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Churches plan withdrawal from state Baptist network
ST. LOUIS -- More than 100 Baptist churches sent representatives to Sedalia on Thursday to start planning a new statewide Baptist group. Many of those congregations are expected to withdraw from the 168-year-old Missouri Baptist Convention.
The new organization, for now using the working name Baptist Convention of Missouri, will meet for the first time April 18 at the Fee Fee Baptist Church in Bridgeton, the St. Louis Post-Dispatch reported Friday.
The departure from the larger association, which had 1,900 member churches with 625,000 members when it met in October, follows a gradual change of leadership. Over the past three years, leaders from a more conservative group called Project 1000 have won election to most offices in the Missouri Baptist Convention.
Moderate-conservative churches have become disillusioned with the leadership. Many participants in Thursday's meeting said they never would have imagined leaving the state convention.
The pastor of Fee Fee Baptist, the Rev. Randy Fullerton, compared the actions of the state convention to a woman who has had her face lifted and rearranged so even God doesn't recognize her.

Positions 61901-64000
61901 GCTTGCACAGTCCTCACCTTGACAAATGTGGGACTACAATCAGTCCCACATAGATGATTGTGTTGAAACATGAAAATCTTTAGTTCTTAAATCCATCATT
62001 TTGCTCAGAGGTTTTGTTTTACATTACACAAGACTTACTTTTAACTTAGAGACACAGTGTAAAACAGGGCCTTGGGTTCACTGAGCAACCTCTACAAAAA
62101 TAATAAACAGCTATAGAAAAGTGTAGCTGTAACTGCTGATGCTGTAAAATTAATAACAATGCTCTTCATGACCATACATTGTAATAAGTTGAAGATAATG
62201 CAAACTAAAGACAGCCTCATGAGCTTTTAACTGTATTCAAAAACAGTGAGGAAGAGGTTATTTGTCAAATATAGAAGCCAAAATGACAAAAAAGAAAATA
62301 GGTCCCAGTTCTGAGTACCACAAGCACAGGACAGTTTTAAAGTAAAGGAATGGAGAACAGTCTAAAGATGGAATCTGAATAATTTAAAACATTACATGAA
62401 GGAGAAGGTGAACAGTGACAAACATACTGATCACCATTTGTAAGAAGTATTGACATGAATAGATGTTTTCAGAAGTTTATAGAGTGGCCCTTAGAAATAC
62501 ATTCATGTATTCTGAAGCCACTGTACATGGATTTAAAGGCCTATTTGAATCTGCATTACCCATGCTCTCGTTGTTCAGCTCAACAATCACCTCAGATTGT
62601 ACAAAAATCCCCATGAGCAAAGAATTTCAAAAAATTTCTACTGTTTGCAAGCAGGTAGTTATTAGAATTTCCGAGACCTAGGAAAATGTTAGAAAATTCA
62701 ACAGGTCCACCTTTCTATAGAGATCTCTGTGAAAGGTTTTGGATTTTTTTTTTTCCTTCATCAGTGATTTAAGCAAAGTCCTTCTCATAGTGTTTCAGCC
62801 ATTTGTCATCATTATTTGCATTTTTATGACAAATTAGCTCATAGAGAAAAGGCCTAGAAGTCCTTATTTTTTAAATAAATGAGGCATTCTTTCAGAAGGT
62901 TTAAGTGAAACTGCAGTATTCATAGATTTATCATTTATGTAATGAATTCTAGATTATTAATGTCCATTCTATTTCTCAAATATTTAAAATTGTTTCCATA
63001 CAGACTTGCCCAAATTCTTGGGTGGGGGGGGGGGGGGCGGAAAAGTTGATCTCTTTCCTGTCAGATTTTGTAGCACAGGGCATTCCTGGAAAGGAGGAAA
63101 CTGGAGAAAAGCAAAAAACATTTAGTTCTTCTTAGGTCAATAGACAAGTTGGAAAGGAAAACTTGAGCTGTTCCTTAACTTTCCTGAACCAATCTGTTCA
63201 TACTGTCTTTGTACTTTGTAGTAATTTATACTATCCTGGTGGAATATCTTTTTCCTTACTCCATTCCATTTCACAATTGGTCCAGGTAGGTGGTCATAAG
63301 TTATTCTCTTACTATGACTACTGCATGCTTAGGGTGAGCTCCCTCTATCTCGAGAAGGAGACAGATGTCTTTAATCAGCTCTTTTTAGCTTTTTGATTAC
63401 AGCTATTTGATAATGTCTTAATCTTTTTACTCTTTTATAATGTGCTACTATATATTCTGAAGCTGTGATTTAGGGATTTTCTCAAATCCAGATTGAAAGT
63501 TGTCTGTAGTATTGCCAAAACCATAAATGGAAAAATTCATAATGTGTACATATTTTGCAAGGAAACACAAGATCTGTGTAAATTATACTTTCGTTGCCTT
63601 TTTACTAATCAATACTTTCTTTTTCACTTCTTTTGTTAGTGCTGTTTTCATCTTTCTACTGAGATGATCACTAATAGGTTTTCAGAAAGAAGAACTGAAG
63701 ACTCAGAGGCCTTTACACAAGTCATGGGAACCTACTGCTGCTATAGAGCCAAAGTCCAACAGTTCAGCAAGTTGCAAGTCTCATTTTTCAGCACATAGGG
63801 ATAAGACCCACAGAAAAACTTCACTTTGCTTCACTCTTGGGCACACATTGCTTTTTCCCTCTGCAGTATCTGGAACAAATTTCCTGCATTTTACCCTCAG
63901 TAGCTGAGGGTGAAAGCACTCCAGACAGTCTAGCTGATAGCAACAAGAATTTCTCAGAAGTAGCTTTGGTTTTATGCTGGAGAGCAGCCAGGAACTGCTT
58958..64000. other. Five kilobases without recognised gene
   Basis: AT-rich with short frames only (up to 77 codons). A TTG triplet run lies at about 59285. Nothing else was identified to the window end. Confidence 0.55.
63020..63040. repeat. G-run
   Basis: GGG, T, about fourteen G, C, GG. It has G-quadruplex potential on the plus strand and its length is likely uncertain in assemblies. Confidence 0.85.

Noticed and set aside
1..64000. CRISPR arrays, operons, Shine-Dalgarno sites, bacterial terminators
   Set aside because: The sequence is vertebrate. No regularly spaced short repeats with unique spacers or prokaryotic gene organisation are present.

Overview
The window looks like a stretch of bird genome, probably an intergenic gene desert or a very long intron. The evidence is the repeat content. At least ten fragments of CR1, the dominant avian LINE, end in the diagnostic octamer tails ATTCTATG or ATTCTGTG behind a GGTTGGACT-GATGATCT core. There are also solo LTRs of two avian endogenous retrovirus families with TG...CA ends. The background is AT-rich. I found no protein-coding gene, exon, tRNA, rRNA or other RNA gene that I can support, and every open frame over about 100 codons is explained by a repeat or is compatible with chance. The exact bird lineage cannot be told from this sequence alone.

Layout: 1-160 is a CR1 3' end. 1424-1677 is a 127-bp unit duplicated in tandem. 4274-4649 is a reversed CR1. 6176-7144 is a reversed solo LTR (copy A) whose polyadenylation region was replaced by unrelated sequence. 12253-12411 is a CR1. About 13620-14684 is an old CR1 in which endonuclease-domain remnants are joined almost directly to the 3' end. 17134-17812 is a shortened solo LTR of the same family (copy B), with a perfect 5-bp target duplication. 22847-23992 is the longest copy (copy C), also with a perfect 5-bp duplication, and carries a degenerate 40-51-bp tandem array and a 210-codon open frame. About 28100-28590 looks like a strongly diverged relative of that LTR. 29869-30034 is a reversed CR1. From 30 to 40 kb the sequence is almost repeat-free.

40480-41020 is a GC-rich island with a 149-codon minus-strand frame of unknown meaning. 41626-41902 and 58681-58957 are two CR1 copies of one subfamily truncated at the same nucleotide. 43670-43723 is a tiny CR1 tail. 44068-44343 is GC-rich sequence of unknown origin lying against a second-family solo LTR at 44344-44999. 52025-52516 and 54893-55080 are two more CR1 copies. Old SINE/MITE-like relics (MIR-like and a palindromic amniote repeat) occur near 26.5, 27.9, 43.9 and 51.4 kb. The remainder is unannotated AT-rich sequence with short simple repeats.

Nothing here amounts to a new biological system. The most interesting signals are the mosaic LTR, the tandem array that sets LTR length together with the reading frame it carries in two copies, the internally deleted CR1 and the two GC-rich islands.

"I don't recognize the Missouri Baptist Convention anymore," Fullerton said. "That's why we must begin a new convention."
In the fall, Project 1000 leaders tried to control nominations to the individual boards of five statewide Baptist-funded agencies. By late October, each of the agencies had changed its rules to keep out new nominees. The convention reacted by putting funds for the agencies in escrow, and threatening to sue the boards for not allowing the new members elected at the annual meeting in October.
The Missouri Baptist Convention was formed for mutual aid and mission. Most of its churches are affiliated with the Nashville-based Southern Baptist Convention, which has 15.7 million members, making it the nation's second-largest denomination after Catholics.
Most of new association's member congregations are expected to remain affiliated with the Southern Baptist Convention, but they are not required to do so.
Since the October meeting, several congregations have withdrawn.
Speakers Thursday said that they were tired of the infighting and looked forward to new ideas from a leaner, less bureaucratic state convention.